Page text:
The skirt is the third project in Tilly’s Love at First Stitch Book. A book that takes you from the absolute basics of threading your sewing machine through to creating a wardrobe full of gorgeous clothes that you’ll be proud to say you made yourself. It’s a structured A line skirt, which works wonderfully well in the bright red cotton drill that I’ve chosen. I’m especially proud of my invisible zipper. It is by no means perfect but I’m SO happy with my wearable handmade skirt!

Love at First Stitch Delphine Skirt Red

Did I mention how much I love, love, love this skirt? I have some mustard yellow material waiting in the wings for my next version. If you like the look of it too, the book is available to buy here. OK, I’ll stop going on about it now.

Homemade Christmas Stocking

68 days until the big day. Yes, I’m talking Christmas again. Despite living in shoe string alley (AKA maternity leave), I’ve never felt so excited about Christmas. Being broke forces creativity and, like blondes, creative people have waaaay more fun! How fun and festive is my handmade stocking? If the white pom poms don’t attract Father Christmas, I don’t know what will.

handmade christmas stocking

I made it using the free pattern and how-to from Sew Scrumptious. The step by step instructions are easy to follow and it’s a super quick sew, it’ll take about an hour. The stocking is lined so everything is nice and neat on the inside too.

Homemade Christmas Stocking

The how-to doesn’t include any embellishment. I chose to add the white pom pom trim but you could embellish the cuff with anything that takes your fancy. There are so many, many possibilities! Do share your own ideas for embellishing Christmas stockings in the comments below.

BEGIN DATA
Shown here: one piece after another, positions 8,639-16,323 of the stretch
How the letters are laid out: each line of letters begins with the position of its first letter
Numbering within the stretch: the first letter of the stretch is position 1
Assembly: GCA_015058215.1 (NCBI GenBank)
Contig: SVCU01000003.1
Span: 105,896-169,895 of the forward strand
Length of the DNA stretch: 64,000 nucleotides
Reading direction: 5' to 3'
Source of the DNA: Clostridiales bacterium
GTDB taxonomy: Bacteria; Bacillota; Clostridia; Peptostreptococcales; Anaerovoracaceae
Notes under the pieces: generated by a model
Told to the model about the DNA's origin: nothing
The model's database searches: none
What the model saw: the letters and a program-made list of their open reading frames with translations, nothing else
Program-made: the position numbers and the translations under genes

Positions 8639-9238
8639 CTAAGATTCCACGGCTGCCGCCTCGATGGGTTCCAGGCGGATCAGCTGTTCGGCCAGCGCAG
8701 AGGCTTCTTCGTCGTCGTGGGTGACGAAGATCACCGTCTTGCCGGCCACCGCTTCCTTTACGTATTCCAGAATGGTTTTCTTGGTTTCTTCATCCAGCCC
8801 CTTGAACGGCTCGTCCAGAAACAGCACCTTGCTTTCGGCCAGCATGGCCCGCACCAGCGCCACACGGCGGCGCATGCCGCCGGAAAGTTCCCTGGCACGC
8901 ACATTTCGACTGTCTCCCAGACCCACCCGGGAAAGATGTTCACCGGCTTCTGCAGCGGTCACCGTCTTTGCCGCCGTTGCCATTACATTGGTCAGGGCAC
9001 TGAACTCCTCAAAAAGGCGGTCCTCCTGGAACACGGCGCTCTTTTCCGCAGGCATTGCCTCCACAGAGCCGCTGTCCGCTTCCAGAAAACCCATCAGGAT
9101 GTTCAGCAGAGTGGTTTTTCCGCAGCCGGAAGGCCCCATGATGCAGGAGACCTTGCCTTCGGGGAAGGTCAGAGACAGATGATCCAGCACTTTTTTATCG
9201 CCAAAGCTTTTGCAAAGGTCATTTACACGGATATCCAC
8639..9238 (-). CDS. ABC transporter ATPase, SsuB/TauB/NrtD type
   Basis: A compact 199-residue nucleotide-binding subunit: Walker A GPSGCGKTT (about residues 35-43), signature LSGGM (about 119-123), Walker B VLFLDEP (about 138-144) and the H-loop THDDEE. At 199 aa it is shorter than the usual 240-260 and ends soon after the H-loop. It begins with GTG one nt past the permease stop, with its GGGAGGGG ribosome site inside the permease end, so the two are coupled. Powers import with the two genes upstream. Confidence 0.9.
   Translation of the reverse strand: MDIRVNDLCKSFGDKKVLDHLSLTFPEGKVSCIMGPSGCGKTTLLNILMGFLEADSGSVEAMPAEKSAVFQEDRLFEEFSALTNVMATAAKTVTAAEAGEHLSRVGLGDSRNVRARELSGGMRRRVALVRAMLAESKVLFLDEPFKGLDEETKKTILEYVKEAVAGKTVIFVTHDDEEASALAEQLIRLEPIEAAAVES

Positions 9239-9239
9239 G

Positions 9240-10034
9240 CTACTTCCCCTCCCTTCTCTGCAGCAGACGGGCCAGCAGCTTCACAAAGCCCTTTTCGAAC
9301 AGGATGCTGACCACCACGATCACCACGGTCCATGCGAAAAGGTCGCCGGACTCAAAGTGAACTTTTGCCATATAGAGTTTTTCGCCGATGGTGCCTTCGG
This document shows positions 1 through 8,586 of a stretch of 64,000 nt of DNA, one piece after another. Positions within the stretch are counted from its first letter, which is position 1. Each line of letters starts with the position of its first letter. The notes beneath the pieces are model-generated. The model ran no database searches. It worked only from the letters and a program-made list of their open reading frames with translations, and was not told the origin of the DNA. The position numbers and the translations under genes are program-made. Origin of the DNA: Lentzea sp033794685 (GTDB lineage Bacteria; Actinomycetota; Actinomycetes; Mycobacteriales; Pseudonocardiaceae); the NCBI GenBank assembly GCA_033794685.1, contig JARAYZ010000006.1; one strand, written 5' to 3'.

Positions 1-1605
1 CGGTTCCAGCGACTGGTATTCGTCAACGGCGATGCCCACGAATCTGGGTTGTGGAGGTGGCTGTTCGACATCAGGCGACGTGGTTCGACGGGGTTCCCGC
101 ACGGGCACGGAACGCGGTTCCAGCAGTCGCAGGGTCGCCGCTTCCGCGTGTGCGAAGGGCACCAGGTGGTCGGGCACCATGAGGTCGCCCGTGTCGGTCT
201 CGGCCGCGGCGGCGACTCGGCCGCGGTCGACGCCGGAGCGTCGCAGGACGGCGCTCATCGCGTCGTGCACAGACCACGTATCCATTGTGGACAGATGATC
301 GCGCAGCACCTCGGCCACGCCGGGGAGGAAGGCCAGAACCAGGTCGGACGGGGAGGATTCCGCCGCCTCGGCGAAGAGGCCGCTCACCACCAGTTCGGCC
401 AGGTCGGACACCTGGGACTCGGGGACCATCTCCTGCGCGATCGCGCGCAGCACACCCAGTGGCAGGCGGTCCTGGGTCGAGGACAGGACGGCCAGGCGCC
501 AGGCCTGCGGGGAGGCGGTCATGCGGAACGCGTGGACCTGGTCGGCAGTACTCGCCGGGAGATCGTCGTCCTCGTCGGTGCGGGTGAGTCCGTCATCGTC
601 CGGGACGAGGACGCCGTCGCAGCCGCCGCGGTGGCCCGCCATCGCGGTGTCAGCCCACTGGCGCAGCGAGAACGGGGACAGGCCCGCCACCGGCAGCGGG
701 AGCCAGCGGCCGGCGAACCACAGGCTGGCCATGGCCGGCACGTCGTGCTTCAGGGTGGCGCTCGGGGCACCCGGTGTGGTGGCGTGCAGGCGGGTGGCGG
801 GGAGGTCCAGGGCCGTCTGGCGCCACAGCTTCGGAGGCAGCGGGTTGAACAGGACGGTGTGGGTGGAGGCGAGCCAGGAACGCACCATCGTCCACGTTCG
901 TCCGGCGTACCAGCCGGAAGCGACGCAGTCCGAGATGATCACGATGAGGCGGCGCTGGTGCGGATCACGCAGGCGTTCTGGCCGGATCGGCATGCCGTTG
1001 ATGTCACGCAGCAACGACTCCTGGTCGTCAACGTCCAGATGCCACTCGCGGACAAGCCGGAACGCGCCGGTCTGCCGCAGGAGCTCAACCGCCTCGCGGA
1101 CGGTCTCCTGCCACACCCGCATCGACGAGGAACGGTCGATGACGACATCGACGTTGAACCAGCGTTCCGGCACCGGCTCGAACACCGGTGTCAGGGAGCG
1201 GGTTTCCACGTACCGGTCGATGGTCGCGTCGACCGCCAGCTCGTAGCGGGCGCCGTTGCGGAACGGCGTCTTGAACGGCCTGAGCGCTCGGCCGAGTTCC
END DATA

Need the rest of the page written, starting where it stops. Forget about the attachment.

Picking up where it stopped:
Homemade Christmas Stocking

For more inspiration, follow my Christmas board on Pinterest and stay tuned for my take on more homemade gifts in the run up to the big day. 

 

 

On Making a Brigitte Scarf…and Not Feeling Bardot!

This morning I made myself a Brigitte scarf, tied it around my head, and felt like a mad woman. Why can’t I make a Brigitte scarf, tie it around my head, and feel like a 60s pin up?

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So I tried styling it another way…

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…and lastly, nothing screams 60s quite like a messy afro, half-tamed by a head scarf , does it?

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Setting aside my style drama, this is a perfect starter project for a beginner or, if you’re a more advanced sewer, a brilliant way to use up any leftover fabric pieces from larger projects. The scarf took less than half an hour to make and cost nothing, as I already had the fabric in my stash. Fancy making your own? Here’s the how-to, courtesy of Tilly and the Buttons. Next time, I’ll be adapting the pattern to make a longer scarf.

Any tips on how to style a head scarf are most welcome in the comments below.